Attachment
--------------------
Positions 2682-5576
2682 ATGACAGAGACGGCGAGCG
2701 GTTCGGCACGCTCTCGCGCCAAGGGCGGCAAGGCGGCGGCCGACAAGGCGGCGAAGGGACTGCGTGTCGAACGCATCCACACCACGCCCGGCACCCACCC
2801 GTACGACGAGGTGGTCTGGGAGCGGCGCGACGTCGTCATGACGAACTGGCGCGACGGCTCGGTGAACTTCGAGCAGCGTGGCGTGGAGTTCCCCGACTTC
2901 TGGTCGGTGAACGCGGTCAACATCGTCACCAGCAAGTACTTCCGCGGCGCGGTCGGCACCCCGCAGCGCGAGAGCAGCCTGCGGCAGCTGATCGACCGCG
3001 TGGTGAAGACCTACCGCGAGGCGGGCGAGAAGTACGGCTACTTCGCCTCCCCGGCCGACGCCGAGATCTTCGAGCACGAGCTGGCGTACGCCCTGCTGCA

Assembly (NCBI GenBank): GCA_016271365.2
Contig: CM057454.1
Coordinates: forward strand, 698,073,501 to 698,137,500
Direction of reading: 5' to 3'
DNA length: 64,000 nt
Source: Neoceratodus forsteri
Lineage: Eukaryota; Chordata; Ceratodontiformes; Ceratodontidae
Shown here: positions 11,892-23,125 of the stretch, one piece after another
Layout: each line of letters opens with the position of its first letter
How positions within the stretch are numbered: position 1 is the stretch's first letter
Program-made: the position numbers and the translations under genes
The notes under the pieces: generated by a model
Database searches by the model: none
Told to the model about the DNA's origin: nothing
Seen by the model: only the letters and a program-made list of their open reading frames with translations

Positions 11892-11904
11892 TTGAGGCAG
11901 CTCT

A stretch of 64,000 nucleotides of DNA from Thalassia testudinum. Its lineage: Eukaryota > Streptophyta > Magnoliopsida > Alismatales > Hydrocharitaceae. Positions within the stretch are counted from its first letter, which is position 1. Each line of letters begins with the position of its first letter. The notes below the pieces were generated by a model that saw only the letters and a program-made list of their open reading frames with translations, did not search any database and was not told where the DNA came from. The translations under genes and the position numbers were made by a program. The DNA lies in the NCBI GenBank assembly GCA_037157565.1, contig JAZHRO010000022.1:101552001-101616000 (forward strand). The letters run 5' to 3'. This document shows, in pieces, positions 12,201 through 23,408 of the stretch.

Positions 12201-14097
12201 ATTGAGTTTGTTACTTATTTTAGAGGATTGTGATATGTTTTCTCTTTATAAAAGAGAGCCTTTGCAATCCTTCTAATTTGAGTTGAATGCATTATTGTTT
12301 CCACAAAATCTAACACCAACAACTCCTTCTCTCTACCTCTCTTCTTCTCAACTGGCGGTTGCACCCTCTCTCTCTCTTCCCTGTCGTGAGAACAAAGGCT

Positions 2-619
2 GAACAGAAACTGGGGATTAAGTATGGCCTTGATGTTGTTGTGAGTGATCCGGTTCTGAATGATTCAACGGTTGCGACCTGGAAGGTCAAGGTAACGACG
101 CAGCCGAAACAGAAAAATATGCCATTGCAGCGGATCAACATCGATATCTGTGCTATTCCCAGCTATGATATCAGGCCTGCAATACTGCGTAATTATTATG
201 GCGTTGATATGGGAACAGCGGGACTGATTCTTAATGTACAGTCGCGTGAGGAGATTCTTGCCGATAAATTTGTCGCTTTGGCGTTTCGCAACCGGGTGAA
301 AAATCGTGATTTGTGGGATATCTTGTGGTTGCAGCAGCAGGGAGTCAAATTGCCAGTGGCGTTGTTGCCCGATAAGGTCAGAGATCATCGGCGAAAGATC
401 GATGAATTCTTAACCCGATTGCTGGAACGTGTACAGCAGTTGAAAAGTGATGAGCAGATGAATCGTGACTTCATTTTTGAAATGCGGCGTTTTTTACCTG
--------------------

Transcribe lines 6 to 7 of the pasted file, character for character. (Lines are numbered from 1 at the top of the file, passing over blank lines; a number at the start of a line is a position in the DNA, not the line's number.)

3001 TGGTGAAGACCTACCGCGAGGCGGGCGAGAAGTACGGCTACTTCGCCTCCCCGGCCGACGCCGAGATCTTCGAGCACGAGCTGGCGTACGCCCTGCTGCA

Assembly (NCBI GenBank): GCA_016271365.2